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The unique set of wheeled, tracked, flying and walking robotic systems at the Faculty of Electrical Engineering of the Czech Technical University in Prague has been expanded by two SPOT robots with a robotic arm. The SPOTs from Boston Dynamics arrived at Charles Square a few weeks ago, so the team of roboticists and computer scientists is still getting acquainted with them. However, one of them has already had its first test run.

In cooperation with company Kolektory Praha, it spent a total of six days underground in three different collectors, equipped with the navigation system of Faculty of Electrical Engineering (FEL). He made a digital 3D map of the collectors, which can be used by the founder, company Kolektory Praha, to make the normally inaccessible tunnels accessible through virtual tours. 

 "The digital 3D map can be used to complete the GIS database of the collector system that the company has been building for many years. The system will be used, among others, by IPR for the completion of technical maps of the capital city of Prague," comments Petr Švec, Chairman of the Board of Directors.

Data "mined" by SPOT in the Prague underground verifies the capability of autonomous navigation and will support the learning of radio signal propagation models

In addition, computer scientists tested the ability of the four-legged robot to move autonomously, i.e. without any human intervention, in an unknown environment that resembles a labyrinth. Collectors as passable linear structures located several tens of metres below the surface of the metropolis are ideal for this purpose.

"SPOT in the collectors collected data for research in the field of signal propagation in confined spaces, which our team will use in testing communication technologies and modelling new ways of communication in challenging environments," says Prof. Jan Faigl, head of the Laboratory of Computational Robotics at the Department of Computers, Faculty of Electrical Engineering. The team of computer scientists builds on the experience from the DARPA Subterranean Challenge, which also took place underground. The competitors had to invent the most innovative and reliable way of transmitting information in an environment without communication infrastructure.

The data that SPOT has "mined" in the collectors is still being processed, but FEL researchers plan to propose new models of signal propagation in confined spaces. The models will be used to create a communication infrastructure during the exploration of previously unknown environments. The ability of robots to create a very fast and efficient communication infrastructure will find applications not only in underground spaces, but also, for example, during natural disasters when the existing infrastructure is disrupted or completely missing.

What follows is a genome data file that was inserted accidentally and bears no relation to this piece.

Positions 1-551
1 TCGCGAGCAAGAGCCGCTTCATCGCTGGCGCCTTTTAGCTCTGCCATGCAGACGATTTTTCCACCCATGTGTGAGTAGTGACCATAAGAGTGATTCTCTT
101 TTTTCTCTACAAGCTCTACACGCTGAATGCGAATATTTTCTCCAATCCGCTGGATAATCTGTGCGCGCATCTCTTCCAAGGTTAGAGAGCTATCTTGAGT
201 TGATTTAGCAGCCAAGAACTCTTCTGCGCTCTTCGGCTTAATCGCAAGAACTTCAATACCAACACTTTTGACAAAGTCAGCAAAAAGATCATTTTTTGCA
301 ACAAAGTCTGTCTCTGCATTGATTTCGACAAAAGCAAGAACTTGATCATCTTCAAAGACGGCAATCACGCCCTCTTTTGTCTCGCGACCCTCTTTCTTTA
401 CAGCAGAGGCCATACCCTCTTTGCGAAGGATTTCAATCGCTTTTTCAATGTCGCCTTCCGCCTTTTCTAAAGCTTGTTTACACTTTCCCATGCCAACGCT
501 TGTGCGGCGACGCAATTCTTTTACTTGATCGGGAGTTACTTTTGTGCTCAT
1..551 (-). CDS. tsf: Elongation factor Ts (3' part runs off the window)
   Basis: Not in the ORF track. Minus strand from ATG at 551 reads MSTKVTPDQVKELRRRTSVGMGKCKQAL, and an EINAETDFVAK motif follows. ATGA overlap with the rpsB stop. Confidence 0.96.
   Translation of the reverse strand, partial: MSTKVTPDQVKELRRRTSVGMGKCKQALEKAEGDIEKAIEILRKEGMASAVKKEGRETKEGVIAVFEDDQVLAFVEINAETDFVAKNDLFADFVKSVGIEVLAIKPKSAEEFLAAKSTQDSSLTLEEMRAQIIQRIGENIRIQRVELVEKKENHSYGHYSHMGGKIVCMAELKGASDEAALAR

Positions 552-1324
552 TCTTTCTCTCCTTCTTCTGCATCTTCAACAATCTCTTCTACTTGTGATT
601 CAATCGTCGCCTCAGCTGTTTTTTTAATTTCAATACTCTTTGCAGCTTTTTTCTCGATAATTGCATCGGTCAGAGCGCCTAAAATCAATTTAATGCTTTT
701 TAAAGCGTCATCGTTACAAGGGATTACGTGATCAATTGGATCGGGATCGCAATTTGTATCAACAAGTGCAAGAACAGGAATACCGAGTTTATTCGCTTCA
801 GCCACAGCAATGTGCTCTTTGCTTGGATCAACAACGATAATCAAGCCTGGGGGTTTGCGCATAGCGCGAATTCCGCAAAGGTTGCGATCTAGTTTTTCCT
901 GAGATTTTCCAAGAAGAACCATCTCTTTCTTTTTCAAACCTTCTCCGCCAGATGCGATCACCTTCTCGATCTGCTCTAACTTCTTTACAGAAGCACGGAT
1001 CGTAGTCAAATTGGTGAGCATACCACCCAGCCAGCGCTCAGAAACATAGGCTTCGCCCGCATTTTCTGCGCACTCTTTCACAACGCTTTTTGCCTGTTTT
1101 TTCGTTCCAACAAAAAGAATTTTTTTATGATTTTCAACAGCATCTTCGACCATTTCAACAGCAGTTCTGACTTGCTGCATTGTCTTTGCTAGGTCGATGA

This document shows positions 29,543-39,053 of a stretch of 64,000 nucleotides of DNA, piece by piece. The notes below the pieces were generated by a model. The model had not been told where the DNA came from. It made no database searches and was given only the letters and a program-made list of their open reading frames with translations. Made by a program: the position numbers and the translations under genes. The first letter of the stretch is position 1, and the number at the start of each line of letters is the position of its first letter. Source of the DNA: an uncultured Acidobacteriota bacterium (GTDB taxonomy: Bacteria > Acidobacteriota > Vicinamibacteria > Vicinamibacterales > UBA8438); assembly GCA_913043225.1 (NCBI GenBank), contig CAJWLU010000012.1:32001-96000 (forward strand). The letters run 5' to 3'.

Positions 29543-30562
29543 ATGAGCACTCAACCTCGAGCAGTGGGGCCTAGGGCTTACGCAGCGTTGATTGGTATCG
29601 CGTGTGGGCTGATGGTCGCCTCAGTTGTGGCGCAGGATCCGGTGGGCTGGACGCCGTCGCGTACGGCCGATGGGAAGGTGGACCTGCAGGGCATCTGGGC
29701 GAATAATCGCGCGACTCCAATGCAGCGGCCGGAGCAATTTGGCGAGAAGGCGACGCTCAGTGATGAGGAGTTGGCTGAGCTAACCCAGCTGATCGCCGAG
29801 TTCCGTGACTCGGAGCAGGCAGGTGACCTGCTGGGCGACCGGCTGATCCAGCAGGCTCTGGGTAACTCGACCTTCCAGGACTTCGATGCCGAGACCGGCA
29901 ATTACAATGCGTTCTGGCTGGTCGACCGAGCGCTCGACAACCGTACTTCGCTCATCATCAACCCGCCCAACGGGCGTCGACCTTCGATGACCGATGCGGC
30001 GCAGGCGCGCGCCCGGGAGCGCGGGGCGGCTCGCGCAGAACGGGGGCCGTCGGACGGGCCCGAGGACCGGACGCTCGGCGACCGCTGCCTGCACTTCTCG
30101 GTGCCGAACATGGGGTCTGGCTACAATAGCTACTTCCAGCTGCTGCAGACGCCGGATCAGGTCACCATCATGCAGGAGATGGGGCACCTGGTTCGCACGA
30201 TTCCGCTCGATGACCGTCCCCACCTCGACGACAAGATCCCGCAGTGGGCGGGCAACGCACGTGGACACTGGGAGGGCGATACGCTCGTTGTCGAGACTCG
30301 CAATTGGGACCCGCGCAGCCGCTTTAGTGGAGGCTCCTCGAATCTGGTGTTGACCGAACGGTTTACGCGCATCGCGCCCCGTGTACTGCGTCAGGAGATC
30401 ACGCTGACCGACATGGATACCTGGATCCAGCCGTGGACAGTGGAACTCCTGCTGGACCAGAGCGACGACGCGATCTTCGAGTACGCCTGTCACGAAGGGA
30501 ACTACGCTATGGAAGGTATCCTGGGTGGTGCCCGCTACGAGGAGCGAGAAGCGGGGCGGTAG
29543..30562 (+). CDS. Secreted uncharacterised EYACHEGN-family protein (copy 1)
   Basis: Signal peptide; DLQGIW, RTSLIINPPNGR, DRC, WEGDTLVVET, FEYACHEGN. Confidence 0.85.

Thanks to a robotic arm, SPOT can see into places where other robots can't go

SPOT is able to read the labels on the cables thanks to its robotic arm and is thus able to detect where the cable runs. At the same time, the robot enters it into a digital map of the collector. Compared to other robots, with its robotic arm, SPOT has two advantages. "Firstly, the arm allows it to look into places the robot cannot normally go because it has a camera and depth sensor built into it, so it can tilt similar to what a human would do. In addition, SPOT can use its hand to grasp objects, remove obstacles or open doors," explains Prof. Tomáš Svoboda, head of the Department of Cybernetics at FEL and also head of the CTU-CRAS-Norlab robotics team, which took silver in the virtual part of the competition at last year's DARPA Subterranean Challenge finals in Kentucky, USA. 

​With the new SPOTs, the roboticists and computer scientists from FEL are in the phase of familiriasing with them and testing of their capabilities, so they are not able to perform as many tasks with them compared to the other two SPOTs they have had since last year. One thing is certain: the "robodogs" with a hand will significantly expand the possibilities of research into autonomous manipulation without human supervision, which is one of the least explored areas of contemporary robotics. "It's a big and open area in research. We are preparing several pilot projects with them, in which the robotic arm will find application and interact with terrain, infrastructure and objects in general," summarises Tomáš Svoboda on behalf of the team of roboticists and computer scientists from the Faculty of Electrical Engineering.

You can watch a video with the new SPOT robot following the link





Contact person: 
Ing. Mgr. Radovan Suk